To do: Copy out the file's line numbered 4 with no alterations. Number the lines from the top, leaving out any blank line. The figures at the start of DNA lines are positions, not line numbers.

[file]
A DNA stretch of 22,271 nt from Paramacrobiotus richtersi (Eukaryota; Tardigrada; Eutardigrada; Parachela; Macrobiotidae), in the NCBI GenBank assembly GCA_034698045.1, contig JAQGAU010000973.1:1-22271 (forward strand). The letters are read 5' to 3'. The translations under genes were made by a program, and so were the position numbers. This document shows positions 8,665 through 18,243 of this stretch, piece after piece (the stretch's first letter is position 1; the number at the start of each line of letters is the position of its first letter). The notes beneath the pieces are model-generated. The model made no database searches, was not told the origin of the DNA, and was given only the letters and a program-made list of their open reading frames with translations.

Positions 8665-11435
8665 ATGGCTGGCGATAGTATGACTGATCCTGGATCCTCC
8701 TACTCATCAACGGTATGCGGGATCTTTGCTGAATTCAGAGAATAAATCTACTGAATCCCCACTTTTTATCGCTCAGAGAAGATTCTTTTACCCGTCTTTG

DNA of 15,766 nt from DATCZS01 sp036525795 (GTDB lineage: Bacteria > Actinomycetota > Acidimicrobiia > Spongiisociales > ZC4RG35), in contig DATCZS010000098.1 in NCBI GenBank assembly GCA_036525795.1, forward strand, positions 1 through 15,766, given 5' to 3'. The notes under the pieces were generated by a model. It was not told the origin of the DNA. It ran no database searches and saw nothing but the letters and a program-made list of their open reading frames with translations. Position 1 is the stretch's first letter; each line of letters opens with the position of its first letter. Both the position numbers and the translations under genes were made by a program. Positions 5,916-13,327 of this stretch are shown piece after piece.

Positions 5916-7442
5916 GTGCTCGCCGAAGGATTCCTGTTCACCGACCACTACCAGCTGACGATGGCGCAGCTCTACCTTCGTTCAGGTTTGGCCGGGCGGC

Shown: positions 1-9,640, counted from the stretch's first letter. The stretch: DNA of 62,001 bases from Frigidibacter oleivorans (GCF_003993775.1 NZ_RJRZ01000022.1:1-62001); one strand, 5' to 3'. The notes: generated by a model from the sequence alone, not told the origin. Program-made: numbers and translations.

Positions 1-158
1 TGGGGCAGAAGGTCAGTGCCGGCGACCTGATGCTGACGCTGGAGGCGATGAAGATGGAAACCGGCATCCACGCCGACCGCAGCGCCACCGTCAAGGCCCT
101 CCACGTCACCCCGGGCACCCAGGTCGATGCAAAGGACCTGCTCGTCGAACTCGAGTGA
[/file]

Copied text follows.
8701 TACTCATCAACGGTATGCGGGATCTTTGCTGAATTCAGAGAATAAATCTACTGAATCCCCACTTTTTATCGCTCAGAGAAGATTCTTTTACCCGTCTTTG